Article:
“1 After this there was a feast of the Jews; and Jesus went up to Jerusalem. 2 Now there is at Jerusalem by the sheep market a pool, which is called in the Hebrew tongue Bethesda, having five porches. 3 In these lay a great multitude of impotent folk, of blind, halt, withered, waiting for the moving of the water. 4 For an angel went down at a certain season into the pool, and troubled the water: whosoever then first after the troubling of the water stepped in was made whole of whatsoever disease he had. 5 And a certain man was there, which had an infirmity thirty and eight years. 6 When Jesus saw him lie, and knew that he had been now a long time in that case, he saith unto him, Wilt thou be made whole? 7 The impotent man answered him, Sir, I have no man, when the water is troubled, to put me into the pool: but while I am coming, another steppeth down before me. 8 Jesus saith unto him, Rise, take up thy bed, and walk. 9 And immediately the man was made whole, and took up his bed, and walked: and on the same day was the sabbath. 10 The Jews therefore said unto him that was cured, It is the sabbath day: it is not lawful for thee to carry thy bed. 11 He answered them, He that made me whole, the same said unto me, Take up thy bed, and walk. 12 Then asked they him, What man is that which said unto thee, Take up thy bed, and walk? 13 And he that was healed wist not who it was: for Jesus had conveyed himself away, a multitude being in that place. 14 Afterward Jesus findeth him in the temple, and said unto him, Behold, thou art made whole: sin no more, lest a worse thing come unto thee. 15 The man departed, and told the Jews that it was Jesus, which had made him whole. 16 And therefore did the Jews persecute Jesus, and sought to slay him, because he had done these things on the sabbath day.” John 5:1-16

Jesus came into the world “to seek and to save that which was lost” (Luke 19:10), and here we see Him reach out in compassion both to heal a man who had received no compassion and ultimately to save a lost soul. The religious leaders of the Jews, on the other hand, showed no compassion and even began to persecute Jesus for showing compassion on the sabbath day.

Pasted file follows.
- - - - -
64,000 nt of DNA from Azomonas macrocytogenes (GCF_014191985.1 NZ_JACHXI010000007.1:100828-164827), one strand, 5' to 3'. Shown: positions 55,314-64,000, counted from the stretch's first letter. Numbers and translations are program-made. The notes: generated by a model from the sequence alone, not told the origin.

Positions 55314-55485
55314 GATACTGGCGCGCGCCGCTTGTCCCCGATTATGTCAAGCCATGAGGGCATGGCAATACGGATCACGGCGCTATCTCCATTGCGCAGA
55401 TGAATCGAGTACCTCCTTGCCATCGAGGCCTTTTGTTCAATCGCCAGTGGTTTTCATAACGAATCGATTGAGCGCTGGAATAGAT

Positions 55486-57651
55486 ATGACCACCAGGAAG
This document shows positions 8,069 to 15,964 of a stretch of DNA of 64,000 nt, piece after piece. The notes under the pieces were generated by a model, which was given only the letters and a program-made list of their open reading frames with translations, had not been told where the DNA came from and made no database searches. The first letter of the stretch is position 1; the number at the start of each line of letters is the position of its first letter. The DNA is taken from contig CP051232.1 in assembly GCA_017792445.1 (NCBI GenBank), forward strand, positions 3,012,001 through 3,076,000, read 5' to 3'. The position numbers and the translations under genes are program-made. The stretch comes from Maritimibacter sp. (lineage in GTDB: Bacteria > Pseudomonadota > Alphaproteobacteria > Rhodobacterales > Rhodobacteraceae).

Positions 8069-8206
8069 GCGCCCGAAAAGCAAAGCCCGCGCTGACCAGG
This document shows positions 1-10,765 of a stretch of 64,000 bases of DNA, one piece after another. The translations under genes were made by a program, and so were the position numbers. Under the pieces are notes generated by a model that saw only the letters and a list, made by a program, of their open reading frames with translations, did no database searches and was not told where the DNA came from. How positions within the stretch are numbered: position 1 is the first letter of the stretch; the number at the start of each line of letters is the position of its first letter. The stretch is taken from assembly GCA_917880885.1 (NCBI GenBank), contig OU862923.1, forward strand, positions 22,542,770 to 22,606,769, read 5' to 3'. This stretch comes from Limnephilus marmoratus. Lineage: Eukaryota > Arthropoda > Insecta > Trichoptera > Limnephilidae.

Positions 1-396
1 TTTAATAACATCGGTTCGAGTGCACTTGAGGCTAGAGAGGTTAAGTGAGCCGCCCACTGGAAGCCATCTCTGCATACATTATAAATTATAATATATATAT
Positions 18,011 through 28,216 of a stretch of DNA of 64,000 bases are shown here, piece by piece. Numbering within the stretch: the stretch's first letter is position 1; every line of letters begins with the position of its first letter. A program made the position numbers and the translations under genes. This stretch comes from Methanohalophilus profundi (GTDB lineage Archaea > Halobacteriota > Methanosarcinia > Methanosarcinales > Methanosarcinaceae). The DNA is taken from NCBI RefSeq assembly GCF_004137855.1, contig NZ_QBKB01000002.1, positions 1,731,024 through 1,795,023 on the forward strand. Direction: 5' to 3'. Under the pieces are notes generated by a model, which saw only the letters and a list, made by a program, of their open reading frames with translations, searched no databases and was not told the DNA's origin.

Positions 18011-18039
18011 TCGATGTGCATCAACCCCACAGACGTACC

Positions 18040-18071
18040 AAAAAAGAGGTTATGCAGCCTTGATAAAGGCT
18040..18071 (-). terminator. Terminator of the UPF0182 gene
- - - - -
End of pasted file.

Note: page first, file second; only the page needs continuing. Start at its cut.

John 5 tells us of Jesus’ compassion on a man with a debilitating infirmity who was lying by the Pool of Bethesda (which means House of Mercy) in the hope of being able to pull himself into the pool when the water was stirred by an angel so he could be healed. However, as Jesus knew and recognized, he had been in this state for 38 years. And, as the man stated to Jesus, he had no one who cared enough for him to help him into the pool when the water was stirred, and someone else always made it into the pool before him.

In love and mercy toward this man, Jesus, the Son of God, said to him, “Rise, take up thy bed, and walk.” The man was healed, stood up, picked up his bed, and walked.

There was, however, a problem for those who should have rejoiced at this miracle of God and the mercy shown to this helpless man. It was the Sabbath! Instead of praising God for healing this poor man, the Jewish leaders confronted the man, saying, “It is the sabbath day: it is not lawful for thee to carry thy bed.”

They showed no mercy and no compassion toward this man but were so wrapped up in their legalistic interpretations of the commandment regarding the Sabbath (cf. Ex. 20:8-11; Isa. 58:13-14) that they failed to recognize that showing mercy and doing good on the Sabbath was at the heart of the commandment (cf. Hosea 6:6; Matt. 12:7-8). They were so concerned over strict obedience to the letter of the law that they missed entirely the spirit of the law — love for God and neighbor!

Why did they do this? Because they sought to be righteous and acceptable to God through their obedience to the letter of the law — amplified by traditions of the elders that added human interpretations and applications, often contradicting the very spirit of God’s law.

Does this still happen today? Most certainly! Whenever people condemn others for failing to follow their own man-made traditions and applications of God’s commandments. It happens when people condemn the worship of others because it differs from their own worship styles and traditions, when ministers are condemned for showing compassion on those who are ill or who have strayed by ministering to them with God’s Word and Christ’s Supper before they are officially received and approved as church members, or when “Christians” condemn others for playing cards, dancing or consuming an alcoholic beverage. Indeed, the list could go on, but the point is that it is so easy for us to fall into the same trap as the religious leaders of the Jews — to be so wrapped up in our own self-righteous attempts to please God with our man-made traditions and applications of God’s Word that we miss the point of God’s Word and condemn the innocent.

Sad to say, man-made religious views and traditions often keep people from trusting in Jesus Christ for mercy and forgiveness. The religious leaders of the Jews so hated Jesus for doing good works on the Sabbath that they began to persecute Him and wanted to kill Him. Jesus’ teaching and works were counted as an affront to their efforts to be righteous before God by their strict obedience to their traditions. Rather than acknowledging their own sinfulness and looking to Jesus as their Messiah and Savior from sin, they sought to discredit Jesus and destroy Him.